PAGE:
What was the very first question asked on Ask.com was?
No one has ever asked me that, but that’s a really good question. I’ll have to find that out.
What is a question you have asked on Ask.com?
Every time I see a mock-up of a new product or feature we are going to roll out, people use the same question as the sample question — ‘How do I tie a bow tie?’
Health care expense tops the list of executive concerns in survey after survey, year after year. And it’s no wonder — just during the past decade, according to the California Healthcare Foundation, health spending per capita increased by nearly 75 percent.
But we can arrest and reverse this omnivorous trend. America will stop overpaying for health care when employers stop making payments to health insurers.
Think about it: American workers buy every imaginable good and service without the involvement of their employers — except one. The only major employee purchase brokered by the employer is the purchase of health insurance. Not coincidentally, health insurance is the only type of insurance for which costs are rising out of control.
There’s a simple prescription for arresting health care costs and gradually reducing them, without raising taxes or reducing tax revenues: change the tax code to allow Americans to deduct the entire amount they pay for health care and health care insurance from their taxable income.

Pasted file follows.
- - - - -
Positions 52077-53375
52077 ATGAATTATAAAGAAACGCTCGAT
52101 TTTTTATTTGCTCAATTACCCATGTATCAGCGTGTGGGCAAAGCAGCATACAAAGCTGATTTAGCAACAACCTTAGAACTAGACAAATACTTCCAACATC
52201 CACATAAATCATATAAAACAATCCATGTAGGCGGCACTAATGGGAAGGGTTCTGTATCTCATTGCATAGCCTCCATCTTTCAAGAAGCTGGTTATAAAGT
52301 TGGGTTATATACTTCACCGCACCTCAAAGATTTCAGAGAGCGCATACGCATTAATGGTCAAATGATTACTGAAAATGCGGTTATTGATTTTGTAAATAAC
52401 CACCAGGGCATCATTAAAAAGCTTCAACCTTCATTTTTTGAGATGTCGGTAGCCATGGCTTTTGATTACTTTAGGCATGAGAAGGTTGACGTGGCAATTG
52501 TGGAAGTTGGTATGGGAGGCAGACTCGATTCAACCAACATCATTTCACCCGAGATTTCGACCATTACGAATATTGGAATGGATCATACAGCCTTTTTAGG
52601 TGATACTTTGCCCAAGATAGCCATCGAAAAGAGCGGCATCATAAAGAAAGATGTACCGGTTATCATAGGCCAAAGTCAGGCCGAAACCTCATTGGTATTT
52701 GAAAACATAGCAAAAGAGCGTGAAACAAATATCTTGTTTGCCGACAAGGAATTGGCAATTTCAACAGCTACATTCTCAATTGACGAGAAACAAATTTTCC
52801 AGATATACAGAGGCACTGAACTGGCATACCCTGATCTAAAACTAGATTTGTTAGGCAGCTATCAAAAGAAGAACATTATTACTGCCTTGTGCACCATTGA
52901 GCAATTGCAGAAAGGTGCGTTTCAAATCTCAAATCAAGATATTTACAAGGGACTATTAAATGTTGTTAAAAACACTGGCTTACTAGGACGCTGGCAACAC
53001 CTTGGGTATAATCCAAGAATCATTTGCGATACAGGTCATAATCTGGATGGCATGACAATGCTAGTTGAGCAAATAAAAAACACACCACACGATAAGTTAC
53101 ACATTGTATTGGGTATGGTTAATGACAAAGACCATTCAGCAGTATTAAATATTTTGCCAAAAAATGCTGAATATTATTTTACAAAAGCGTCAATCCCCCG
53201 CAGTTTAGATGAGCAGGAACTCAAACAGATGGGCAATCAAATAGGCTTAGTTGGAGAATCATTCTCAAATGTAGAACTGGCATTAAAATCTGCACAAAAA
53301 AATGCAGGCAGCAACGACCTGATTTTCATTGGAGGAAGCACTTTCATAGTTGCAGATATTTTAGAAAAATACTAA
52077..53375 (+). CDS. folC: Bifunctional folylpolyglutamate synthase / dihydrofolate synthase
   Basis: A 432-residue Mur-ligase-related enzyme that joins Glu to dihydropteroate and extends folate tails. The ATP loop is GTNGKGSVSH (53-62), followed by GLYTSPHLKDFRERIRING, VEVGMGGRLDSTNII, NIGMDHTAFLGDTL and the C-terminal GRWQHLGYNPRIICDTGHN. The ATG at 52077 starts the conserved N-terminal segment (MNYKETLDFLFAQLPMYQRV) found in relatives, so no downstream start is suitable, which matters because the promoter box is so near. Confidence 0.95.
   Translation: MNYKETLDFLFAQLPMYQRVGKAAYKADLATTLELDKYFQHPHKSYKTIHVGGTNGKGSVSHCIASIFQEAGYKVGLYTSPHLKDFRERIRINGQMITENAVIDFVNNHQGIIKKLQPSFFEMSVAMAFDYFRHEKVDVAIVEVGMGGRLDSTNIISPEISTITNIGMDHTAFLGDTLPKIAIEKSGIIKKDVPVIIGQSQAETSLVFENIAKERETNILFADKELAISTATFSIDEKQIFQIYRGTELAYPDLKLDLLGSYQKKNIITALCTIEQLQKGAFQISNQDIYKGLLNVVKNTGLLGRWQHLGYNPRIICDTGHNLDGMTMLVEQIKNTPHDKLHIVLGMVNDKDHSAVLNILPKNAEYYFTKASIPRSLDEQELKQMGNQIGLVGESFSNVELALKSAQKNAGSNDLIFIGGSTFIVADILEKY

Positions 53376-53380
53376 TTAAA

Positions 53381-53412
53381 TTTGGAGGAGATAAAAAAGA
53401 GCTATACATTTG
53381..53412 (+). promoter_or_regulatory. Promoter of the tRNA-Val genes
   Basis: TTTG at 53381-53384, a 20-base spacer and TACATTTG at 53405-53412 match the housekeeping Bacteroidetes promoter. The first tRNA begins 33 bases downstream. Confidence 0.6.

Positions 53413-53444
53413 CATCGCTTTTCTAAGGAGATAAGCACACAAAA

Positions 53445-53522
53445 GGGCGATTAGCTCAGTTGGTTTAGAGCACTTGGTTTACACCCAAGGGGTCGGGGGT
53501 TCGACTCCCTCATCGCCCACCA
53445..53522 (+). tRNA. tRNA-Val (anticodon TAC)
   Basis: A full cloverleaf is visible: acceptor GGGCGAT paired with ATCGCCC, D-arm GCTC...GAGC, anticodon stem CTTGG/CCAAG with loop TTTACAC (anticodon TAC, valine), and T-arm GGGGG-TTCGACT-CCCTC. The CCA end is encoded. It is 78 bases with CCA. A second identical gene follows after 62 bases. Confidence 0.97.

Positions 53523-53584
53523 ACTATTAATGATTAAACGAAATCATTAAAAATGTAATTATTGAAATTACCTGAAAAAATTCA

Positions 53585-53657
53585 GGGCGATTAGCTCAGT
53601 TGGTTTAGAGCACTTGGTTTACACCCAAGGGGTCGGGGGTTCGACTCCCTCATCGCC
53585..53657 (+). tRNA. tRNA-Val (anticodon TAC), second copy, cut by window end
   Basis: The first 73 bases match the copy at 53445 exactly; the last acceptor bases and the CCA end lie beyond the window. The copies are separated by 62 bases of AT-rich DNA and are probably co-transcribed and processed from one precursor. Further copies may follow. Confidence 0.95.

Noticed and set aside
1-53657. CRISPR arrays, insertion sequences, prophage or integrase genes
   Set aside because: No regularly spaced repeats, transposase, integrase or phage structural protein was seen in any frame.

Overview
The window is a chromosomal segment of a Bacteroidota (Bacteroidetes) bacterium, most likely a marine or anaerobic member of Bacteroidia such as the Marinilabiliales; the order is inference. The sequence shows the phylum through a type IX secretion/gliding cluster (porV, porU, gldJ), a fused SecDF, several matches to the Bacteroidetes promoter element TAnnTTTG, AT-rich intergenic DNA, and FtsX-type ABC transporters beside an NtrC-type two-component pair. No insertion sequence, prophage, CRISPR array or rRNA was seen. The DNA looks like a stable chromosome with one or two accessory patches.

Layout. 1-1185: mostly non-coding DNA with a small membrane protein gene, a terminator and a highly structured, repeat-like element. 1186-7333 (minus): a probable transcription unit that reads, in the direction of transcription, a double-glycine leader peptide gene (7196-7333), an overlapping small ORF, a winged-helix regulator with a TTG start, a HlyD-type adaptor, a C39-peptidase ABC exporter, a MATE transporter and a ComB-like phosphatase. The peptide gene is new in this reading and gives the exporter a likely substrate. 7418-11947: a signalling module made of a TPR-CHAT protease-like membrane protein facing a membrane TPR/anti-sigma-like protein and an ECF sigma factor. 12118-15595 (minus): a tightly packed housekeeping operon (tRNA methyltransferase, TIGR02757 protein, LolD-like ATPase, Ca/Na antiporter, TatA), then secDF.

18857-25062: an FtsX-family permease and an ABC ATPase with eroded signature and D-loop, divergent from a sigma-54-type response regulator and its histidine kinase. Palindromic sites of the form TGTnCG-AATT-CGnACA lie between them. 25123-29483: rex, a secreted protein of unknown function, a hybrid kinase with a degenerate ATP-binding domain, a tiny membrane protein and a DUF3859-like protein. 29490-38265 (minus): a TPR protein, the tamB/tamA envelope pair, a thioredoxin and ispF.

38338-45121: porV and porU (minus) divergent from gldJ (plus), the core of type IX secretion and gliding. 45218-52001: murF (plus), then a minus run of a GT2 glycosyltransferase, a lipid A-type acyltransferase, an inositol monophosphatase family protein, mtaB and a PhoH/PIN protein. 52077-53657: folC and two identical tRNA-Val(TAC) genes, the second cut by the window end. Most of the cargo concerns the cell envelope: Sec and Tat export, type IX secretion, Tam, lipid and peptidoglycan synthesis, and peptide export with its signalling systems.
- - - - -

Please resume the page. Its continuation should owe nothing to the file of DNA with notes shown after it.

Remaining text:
Consider payment options
Years ago, my company, like many other employers, began offering our employees the option to either continue in our company’s health insurance plan or to take as extra salary the amount of the premium we were paying to cover them. The option made it plain that when employees used company-purchased health insurance, they did so using their own money.
Everyone appreciated having the choice; many took the extra cash. Indeed, it has been my experience that many employees are better positioned to buy their own health insurance than are the companies for which they work. Employees know their own needs and those of their family, and having control over potential savings gives them an effective incentive to shop carefully.
Why isn’t this already standard practice? The culprit is the tax code. Health insurance is the only item of significant value that Congress has decided may be provided to an employee tax-free. And therein begins the problem.
Assume an employer spends $6,000 a year to buy health insurance for an employee. If the employer gave the employee $6,000 to buy his or her own health insurance, they would be taxed on the income, conceivably leaving them with less than $4,000 to spend on care. In other words, the tax code has created a situation in which employees have a very sound reason to want their employer to act as their agent in the purchase of health insurance.
Disincentive comes into view
But in handing the responsibility to their employer, employees lose their opportunity and incentive to shop for their best insurance option. Instead of having 100 million employees in a highly competitive market for health insurance, as we do daily for every other kind of insurance, we have a much smaller number of employers who are forced by practical considerations to buy expensive, one-size-fits-all plans in a much less competitive market.